Where to Find the U.S. Immigration Laws

Your possibilities for a visa or green card are set out under U.S. federal law. Being "federal," the law is the same across the United States. If you want to read the U.S. immigration laws -- which very few people actually want to do -- they’re found in Title 8 of the U.S. Code, or in the Immigration and Nationality Act (I.N.A.) In addition, information on how USCIS intends to carry out these laws is found at Title 8 of the Code of Federal Regulations (C.F.R.). The DOS regulations are at Title 22 of the C.F.R. The CFR can be searched at the Government Printing Office website.

The trouble is that even lawyers have trouble researching the U.S. immigration laws -- they're considered to be the most convoluted and easily misunderstood portions of all U.S. law. But if you have a specific reference to a section that you'd like to read for yourself, by all means look it up, then seek professional help if you need it.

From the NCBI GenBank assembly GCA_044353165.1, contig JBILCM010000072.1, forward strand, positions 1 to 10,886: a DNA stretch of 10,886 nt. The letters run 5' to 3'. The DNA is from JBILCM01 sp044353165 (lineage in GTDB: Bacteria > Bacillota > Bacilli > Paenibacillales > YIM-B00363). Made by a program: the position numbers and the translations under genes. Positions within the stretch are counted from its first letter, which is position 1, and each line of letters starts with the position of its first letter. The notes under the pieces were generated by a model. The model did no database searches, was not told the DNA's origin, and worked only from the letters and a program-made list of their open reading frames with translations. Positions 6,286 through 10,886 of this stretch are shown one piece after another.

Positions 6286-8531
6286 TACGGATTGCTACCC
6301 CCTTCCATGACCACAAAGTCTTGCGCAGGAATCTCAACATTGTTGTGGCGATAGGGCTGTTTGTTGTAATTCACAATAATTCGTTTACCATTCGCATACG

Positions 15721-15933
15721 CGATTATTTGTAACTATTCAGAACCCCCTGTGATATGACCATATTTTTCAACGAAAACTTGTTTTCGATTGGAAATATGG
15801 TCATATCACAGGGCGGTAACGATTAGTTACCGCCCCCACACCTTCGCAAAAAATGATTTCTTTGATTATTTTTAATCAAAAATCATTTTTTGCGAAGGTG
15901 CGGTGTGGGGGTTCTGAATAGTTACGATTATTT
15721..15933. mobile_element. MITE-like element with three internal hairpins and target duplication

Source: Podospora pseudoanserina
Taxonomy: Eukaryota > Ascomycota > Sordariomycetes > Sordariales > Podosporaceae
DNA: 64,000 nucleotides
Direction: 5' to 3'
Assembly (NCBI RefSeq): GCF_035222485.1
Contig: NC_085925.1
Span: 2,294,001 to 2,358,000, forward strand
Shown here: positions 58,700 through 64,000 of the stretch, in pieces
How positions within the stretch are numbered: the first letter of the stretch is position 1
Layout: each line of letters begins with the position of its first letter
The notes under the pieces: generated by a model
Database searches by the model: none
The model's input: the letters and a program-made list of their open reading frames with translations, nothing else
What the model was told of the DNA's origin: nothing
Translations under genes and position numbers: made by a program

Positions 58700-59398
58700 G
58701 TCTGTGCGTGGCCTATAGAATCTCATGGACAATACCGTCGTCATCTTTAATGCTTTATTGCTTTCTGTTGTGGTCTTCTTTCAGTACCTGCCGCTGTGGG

Your best bet for getting any professional help with your immigration situation is to hire an experienced immigration lawyer. Ask friends for referrals, go to the website of the American Immigration Lawyers Association (AILA), or go straight to Nolo’s Lawyer Directory for a list of immigration attorneys in your geographical area (click on the “Types of Cases” and “Work History” tabs to learn about a particular lawyer’s experience).

Whatever you do, don't go straight to USCIS for advice. The people who staff their front desk are not all well trained, and if they give you wrong information, they take no responsibility, even if it causes your deportation or destroys your chances of immigrating. This happens!